Horizon: Zero Dawn is an excellent videogame, how could it not be? The pitch alone is worthy of your attention: A post apocalyptic world where human beings have gone back to living in tribal communities, nothing remains of the people who came before, except the skeletons of buildings and, of course, enormous robot dinosaurs. You play as Aloy, a terribly named but incredibly resourceful woman, who is exiled from her tribe for reasons that aren’t clear in the beginning. With the help of your father, Rost, you learn to hunt the robot dinosaurs, and then head off on your grand adventure, looking for answers about your birth, about a terrifying cult that worships machines, and about the circumstances that led the world to the state it is now in.
In truth, Horizon really has no business being even close to as good or as fun as it is. The mechanics the game employs are not new or even especially unique. You climb enormous robotic creatures to open different parts of the map, much the same as you climb any other viewpoint in any other open-world game. You mark your human targets before charging in to fight them. You harvest resources from machines, from wildlife, and from the environment to craft upgrades. You apply skill points to skill trees as you level up your character. You explore your map, collecting missions and special items. You don’t even have the option of customizing your character’s appearance, which the majority of western RPGs would give you. Yet, Horizon Zero Dawn manages to be the best version of all of these things. It manages to take the tropes and expectations of the countless other versions of open-world games, and it shows you a fantastic example of how they can and should work. The last time a game like this worked for me as much as Horizon does was Far Cry 3, which loses points by virtue of not having any robot dinosaurs to fight.
What works most in Horizon‘s favour is the world that it builds for you. You are in a post-apocalyptic setting that yet feels lush and alive. This is not a toxic wasteland, or a barren desert—there is so much in Horizon’s world, the map is filled with a variety of interesting landscapes and ecosystems to explore, varying from the aforementioned barren desert, to snowy mountains, and lush forests. You are also presented with an enormous number of characters and communities to interact with, and get side missions from. Each settlement you come across presents you with additional missions, and none of these feel like busywork or fluff. Everything in Horizon feels important and manages to hold your attention. Characters feel fleshed out and you want to know what they have to say. I found myself digging deep into dialogue trees, needing to know more about these people.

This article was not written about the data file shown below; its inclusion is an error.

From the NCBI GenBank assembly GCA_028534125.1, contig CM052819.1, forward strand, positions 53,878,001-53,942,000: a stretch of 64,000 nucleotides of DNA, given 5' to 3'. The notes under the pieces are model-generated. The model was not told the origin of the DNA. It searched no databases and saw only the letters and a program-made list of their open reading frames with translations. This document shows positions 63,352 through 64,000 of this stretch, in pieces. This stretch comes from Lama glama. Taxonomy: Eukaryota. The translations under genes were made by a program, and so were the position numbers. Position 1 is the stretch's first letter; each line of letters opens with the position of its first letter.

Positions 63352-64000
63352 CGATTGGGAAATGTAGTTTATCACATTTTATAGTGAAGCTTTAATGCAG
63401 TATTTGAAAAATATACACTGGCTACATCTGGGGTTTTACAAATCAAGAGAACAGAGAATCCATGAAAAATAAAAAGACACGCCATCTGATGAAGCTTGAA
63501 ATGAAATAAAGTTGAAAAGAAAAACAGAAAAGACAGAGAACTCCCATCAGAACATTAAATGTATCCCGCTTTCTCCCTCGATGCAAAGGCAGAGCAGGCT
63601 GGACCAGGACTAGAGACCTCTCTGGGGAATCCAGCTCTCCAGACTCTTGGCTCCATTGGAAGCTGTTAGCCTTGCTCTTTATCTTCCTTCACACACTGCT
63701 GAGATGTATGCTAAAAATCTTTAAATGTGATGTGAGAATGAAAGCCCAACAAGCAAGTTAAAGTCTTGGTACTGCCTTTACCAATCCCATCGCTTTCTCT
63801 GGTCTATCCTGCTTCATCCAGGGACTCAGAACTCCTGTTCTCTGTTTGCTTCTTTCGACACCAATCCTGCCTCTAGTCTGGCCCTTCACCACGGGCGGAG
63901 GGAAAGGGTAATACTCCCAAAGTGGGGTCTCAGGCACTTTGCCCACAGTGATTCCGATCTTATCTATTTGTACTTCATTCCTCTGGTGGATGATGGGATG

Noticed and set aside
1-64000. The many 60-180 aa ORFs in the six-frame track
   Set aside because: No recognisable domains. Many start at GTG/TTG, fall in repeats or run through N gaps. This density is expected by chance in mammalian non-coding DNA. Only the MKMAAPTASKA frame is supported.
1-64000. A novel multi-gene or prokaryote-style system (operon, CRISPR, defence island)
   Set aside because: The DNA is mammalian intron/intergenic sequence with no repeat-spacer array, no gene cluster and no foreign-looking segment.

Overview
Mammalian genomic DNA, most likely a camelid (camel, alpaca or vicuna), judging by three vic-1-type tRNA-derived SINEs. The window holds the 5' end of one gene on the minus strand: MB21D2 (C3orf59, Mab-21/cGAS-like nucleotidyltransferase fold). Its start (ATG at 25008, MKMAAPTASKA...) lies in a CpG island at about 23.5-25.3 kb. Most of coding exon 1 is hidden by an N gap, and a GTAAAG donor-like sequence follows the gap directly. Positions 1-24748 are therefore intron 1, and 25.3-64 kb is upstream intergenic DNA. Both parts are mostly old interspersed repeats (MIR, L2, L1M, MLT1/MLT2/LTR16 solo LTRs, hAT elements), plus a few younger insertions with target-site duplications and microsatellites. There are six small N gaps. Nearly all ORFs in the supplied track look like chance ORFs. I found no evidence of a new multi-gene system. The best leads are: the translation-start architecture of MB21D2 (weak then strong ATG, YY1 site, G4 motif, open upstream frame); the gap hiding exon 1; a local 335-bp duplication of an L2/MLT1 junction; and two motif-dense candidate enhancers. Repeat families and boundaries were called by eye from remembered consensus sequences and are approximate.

For anyone who loves science fiction, particularly contemporary science fiction, the main questline is fascinating, sending you on a quest to find out just what happened to the “old-ones”, where these seemingly self-sufficient robo-dinosaurs came from, and the origins of your, apparently, miraculous birth. The journey you go on to understand what happened to this devastated world has a real weight to it, and you really along with the story’s main character, Aloy, as you uncover more and more of the story. I found myself actively stopping main story quests in order to do some of the side-quests, because I wanted to know even more about what was happening. I haven’t been so engaged and drawn into the story of a videogame in quite some time, particularly in a AAA game. There are tremendous story examples in indie games and major releases to be sure, but this one gripped me in similar fashion to last-gen’s The Last of Us.
Like all games, Horizon is not perfect. Aloy, while being a tremendously fun character to play, can be sarcastic and quippy to the point that it becomes a bit tedious to listen to. Collecting coffee mugs or metal flowers can feel a bit like a chore, but never to the extent that I don’t want to collect them. There are, of course, issues that have come up around criticism of cultural appropriation through some of the language used in the game. I am not about to decide what is and isn’t offensive of problematic on behalf of others, particularly as an outsider from these cultures, but to me it felt like its use is explained through the fiction of the game. It felt like the return to a tribal way of life made sense and even seemed to follow a real-world logic, as if this was the way that things would go in real life. Again, I’m not going to tell someone that they are wrong for being uncomfortable or even offended by it, but in terms of my own, admittedly privileged experience, it didn’t feel terribly uncomfortable. If nothing else, the conversation it inspires is an interesting and valuable one.
Horizon: Zero Dawn is a breath of fresh air, and its success is a tremendously good thing. This game has proven that a game with a female protagonist can be not only excellent, but extremely profitable, at least according to the nearly three million units moved in the first two weeks of the game’s release. It shows that a new intellectual property can be huge financially, and hopefully these two things will encourage more risk and experimentation in the industry going forward. To be sure, Horizon contains much of the same mechanics and tropes we’ve seen in other games like it, and so feels like a safe experiment. But my hope now is that Horizon will encourage developers to be brave and to embrace new ideas going forward. It’s hard to believe how great the first few months of 2017 have been with video games, and a tremendous part of this comes from Horizon: Zero Dawn. If you haven’t played it yet, then you absolutely need to.